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ERIC Number: ED515929
Record Type: Non-Journal
Publication Date: 2009
Pages: 526
Abstractor: As Provided
Reference Count: 0
ISBN: ISBN-978-1-1096-2887-6
The Future Subjunctive in Galician-Portuguese: A Review of "Cantigas de Santa Maria" and "A Demanda do Santo Graal"
Schultheis, Maria Luiza Carrano
ProQuest LLC, Ph.D. Dissertation, University of California, Los Angeles
The usage and disappearance of the Central Ibero-Romance future subjunctive have been extensively researched through Old Spanish texts. Studies on the future subjunctive as it evolved in the farther Western Ibero-Romance languages, represented by Galician and Portuguese, have been scarce, if not incomplete. This dissertation partially fills the gap in research on the development of the future subjunctive in Galician-Portuguese. It examines the morphological properties of the future subjunctive and investigates its syntactic distribution through the examination of two 13th-century texts: "Cantigas de Santa Maria" "Canticles of Holy Mary" and "A demanda do Santo Graal" "The Quest of the Holy Grail." The verb forms collected through careful examination of these texts were analyzed and projected in graphs and tables. Upon comparison, differences in the usage of clause types in these 13th-century texts seem to reflect variations in their thematic structures. The future subjunctive verb forms appear recorded separately in alphabetical order. In appendices, two lists with the future subjunctive clauses appear within the context of their main verb tenses in order of occurrence. Also listed are the conjunctions and relative pronouns characteristically preceding the future subjunctive clauses. The center of the discussion develops as the future subjunctive survives in Modern Portuguese as a function of a tense of discourse. High discourse frequency of salient (special) verb forms contributed to the preservation of the future subjunctive, averting morpho-semantic merger with homophonous forms of the personal infinitive. Examples culled from selected texts document the morphologic changes during the medieval period. A brief historical overview suggests that a direct descent of the future subjunctive from a Latin tense is improbable. Instead, the collateral or adjunct status of the future subjunctive, based on the conflict of its semantic features with a governing verb in sentential complements, forms further evidence that it is an innovation which arose from changes discernible in the tense system of spoken or Vulgar Latin, some of which already had Classical Latin antecedents. [The dissertation citations contained here are published with the permission of ProQuest LLC. Further reproduction is prohibited without permission. Copies of dissertations may be obtained by Telephone (800) 1-800-521-0600. Web page:]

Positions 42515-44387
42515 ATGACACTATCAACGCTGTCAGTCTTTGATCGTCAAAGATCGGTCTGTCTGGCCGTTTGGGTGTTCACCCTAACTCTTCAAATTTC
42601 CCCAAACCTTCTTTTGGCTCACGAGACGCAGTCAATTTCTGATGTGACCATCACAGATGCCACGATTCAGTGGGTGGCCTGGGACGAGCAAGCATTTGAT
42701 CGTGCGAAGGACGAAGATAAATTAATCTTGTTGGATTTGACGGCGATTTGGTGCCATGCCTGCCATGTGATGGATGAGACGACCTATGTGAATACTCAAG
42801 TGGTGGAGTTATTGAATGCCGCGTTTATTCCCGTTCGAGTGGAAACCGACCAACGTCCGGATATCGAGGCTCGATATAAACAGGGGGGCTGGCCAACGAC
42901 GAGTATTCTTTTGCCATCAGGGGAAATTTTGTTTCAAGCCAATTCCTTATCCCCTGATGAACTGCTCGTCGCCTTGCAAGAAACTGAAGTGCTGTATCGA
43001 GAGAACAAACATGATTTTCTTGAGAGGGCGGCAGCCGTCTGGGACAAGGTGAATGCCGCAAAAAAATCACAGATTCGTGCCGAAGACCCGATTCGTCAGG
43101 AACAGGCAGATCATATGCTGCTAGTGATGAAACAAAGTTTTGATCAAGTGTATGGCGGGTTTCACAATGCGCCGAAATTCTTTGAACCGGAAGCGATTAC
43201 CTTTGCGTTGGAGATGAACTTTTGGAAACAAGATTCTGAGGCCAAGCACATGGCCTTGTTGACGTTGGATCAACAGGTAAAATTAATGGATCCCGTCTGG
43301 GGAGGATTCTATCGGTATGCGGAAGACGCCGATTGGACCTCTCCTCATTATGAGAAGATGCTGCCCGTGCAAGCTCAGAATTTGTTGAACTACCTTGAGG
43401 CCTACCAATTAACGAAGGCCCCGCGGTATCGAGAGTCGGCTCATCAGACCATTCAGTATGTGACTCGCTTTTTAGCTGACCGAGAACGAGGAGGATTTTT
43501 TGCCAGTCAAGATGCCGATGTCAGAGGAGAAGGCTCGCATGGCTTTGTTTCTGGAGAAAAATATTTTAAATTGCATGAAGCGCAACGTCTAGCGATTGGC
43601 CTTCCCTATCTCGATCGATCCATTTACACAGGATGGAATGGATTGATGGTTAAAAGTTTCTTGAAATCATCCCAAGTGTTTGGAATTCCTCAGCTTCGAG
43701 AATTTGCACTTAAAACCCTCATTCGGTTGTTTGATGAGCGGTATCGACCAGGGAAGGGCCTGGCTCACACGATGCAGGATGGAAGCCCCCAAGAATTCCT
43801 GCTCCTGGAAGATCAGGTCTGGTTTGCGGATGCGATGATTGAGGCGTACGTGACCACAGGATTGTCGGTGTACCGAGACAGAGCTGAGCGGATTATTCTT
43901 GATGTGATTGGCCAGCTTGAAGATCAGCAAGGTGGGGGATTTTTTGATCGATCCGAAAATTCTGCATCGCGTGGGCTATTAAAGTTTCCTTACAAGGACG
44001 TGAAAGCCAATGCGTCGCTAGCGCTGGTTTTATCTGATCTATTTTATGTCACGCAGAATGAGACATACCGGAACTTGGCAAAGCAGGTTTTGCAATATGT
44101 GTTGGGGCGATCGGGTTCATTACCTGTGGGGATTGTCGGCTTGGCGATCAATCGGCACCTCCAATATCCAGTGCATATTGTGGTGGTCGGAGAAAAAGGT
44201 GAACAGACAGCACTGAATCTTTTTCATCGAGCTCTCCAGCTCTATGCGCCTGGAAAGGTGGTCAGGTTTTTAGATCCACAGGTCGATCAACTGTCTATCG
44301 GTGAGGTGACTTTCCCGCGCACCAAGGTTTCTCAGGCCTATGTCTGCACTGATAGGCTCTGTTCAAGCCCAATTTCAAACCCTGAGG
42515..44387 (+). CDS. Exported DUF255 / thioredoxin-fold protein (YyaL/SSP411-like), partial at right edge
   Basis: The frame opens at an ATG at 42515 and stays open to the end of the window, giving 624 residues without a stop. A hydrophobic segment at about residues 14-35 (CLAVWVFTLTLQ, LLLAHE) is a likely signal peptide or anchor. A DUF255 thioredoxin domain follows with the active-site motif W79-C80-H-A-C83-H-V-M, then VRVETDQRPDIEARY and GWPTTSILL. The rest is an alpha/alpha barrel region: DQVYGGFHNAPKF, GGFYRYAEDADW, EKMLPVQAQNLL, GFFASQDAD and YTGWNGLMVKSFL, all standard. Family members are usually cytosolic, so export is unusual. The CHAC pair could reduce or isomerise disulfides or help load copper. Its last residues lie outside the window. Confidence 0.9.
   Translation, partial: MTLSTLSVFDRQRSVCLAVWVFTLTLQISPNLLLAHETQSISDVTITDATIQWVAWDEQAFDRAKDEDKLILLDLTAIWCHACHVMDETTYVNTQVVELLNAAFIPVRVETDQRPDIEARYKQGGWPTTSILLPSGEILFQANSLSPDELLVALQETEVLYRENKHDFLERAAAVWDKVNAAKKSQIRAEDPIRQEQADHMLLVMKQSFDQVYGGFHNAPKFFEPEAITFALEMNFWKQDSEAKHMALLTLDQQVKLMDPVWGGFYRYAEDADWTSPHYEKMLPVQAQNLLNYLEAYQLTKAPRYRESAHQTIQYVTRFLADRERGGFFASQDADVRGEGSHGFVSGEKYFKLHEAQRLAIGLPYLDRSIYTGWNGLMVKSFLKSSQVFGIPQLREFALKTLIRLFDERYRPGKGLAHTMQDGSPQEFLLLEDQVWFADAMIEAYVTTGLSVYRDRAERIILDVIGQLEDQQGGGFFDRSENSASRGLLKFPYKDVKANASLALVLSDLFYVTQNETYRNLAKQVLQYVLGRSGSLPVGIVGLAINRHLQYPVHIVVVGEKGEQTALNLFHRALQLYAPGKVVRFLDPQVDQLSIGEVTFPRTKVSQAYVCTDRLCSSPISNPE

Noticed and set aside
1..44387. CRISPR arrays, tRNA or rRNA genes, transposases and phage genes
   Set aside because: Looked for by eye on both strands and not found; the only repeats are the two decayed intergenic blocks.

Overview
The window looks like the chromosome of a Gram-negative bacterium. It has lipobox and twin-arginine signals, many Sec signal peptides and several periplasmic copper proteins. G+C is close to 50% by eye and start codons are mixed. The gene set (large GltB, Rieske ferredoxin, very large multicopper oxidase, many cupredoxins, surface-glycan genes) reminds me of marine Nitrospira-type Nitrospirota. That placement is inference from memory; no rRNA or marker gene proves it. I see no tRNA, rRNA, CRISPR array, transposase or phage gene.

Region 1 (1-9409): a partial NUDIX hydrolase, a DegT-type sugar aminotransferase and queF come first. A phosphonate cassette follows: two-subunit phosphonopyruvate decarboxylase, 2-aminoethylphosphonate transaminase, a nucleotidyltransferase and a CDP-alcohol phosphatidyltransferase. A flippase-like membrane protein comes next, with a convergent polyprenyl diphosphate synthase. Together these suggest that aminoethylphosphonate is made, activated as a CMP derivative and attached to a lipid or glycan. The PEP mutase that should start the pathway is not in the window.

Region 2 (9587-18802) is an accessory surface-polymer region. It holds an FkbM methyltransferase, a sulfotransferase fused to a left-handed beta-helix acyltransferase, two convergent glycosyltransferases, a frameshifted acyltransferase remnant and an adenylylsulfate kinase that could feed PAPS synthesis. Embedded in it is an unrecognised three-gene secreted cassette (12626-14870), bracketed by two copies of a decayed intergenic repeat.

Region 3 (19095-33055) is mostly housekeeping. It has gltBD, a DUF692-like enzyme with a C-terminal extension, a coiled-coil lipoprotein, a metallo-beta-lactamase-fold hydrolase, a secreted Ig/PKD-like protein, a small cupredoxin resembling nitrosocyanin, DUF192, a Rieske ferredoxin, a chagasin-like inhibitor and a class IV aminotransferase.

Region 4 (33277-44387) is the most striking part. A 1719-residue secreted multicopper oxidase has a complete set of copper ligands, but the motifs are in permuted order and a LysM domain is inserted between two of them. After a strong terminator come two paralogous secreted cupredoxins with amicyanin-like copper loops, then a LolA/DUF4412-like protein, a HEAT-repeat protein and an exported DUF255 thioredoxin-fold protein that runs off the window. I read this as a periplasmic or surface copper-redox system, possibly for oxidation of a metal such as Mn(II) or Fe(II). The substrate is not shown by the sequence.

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Publication Type: Dissertations/Theses - Doctoral Dissertations
Education Level: N/A
Audience: N/A
Language: English
Sponsor: N/A
Authoring Institution: N/A